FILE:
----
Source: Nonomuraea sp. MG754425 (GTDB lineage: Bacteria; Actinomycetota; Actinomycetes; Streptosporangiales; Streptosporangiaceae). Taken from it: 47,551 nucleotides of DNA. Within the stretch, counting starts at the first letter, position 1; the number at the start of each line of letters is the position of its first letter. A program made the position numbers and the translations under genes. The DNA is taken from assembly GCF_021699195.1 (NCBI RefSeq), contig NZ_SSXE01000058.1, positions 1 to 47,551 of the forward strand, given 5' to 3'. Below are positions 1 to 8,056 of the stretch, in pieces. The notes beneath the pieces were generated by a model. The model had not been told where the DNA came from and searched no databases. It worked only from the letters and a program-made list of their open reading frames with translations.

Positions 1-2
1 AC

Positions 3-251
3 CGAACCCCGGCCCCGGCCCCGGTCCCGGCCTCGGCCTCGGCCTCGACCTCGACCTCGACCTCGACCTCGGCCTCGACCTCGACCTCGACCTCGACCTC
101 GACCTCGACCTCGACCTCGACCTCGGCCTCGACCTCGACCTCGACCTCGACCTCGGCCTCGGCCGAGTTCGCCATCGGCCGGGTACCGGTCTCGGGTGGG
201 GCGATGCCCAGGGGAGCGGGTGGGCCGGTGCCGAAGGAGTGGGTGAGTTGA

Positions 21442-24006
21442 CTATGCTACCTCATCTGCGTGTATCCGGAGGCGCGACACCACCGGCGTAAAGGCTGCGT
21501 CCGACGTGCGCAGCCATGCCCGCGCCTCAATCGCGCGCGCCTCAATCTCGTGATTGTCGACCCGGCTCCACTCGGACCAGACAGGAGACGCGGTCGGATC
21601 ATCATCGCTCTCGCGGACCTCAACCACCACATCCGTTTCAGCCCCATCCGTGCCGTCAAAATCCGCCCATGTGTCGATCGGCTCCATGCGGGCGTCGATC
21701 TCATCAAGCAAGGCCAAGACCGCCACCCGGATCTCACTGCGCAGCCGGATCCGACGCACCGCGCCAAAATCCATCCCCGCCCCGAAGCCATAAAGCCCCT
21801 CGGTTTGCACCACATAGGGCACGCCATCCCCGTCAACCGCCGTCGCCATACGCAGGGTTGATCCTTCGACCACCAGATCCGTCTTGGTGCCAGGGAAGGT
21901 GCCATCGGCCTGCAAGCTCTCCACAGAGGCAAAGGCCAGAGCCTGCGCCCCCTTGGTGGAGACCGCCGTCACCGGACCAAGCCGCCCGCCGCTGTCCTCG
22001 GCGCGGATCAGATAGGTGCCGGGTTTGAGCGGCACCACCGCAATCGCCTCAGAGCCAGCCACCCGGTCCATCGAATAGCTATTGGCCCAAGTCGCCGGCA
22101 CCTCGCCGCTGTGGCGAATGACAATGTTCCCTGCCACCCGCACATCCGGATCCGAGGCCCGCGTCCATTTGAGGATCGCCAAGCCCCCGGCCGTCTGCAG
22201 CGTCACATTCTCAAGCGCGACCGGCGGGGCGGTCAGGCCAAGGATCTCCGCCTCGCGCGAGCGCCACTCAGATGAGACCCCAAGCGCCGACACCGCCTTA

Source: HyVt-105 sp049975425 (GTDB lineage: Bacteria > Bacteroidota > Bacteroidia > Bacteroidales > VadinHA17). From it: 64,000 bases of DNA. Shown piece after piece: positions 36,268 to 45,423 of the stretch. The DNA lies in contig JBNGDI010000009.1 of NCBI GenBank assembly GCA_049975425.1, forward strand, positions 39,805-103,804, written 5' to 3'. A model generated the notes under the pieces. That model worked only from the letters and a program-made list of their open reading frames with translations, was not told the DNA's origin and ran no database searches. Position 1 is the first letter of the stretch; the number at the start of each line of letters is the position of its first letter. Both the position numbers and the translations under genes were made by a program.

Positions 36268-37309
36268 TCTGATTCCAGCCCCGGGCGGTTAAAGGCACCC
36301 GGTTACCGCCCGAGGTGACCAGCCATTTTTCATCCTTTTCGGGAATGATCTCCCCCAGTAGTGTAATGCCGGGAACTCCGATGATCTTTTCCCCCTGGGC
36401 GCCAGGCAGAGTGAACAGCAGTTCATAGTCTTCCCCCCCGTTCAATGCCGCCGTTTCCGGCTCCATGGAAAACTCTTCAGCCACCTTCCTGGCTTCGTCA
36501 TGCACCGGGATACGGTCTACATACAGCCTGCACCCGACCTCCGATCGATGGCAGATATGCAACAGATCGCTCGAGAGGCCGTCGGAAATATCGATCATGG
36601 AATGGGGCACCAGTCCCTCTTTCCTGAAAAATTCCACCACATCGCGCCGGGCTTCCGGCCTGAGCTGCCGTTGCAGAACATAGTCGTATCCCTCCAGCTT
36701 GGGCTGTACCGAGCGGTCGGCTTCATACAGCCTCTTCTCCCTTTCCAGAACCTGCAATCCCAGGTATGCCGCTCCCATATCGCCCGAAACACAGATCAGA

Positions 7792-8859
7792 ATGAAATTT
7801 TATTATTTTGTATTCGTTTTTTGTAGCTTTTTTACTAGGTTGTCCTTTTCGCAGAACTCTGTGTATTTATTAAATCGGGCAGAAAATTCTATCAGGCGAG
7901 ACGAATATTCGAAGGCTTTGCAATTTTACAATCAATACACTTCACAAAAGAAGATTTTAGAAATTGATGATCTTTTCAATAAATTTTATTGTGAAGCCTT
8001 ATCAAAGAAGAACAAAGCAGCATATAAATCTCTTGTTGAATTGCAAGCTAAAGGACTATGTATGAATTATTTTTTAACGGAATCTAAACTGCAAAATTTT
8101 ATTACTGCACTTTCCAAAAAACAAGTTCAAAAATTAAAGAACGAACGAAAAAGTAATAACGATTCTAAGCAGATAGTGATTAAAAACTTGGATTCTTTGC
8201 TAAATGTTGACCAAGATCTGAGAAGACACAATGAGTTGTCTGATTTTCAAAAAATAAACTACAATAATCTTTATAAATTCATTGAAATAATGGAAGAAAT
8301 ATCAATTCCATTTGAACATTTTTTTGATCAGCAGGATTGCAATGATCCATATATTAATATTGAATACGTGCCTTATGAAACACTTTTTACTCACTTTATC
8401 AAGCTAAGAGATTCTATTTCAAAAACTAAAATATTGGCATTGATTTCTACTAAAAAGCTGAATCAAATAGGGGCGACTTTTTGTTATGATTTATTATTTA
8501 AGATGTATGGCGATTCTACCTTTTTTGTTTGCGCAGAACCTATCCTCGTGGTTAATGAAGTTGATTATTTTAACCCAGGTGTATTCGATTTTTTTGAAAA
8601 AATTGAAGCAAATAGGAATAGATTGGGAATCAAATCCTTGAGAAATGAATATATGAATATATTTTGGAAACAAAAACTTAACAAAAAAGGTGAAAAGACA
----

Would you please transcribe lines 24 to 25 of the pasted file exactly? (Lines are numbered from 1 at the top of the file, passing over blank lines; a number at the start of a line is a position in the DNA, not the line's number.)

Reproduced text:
36601 AATGGGGCACCAGTCCCTCTTTCCTGAAAAATTCCACCACATCGCGCCGGGCTTCCGGCCTGAGCTGCCGTTGCAGAACATAGTCGTATCCCTCCAGCTT
36701 GGGCTGTACCGAGCGGTCGGCTTCATACAGCCTCTTCTCCCTTTCCAGAACCTGCAATCCCAGGTATGCCGCTCCCATATCGCCCGAAACACAGATCAGA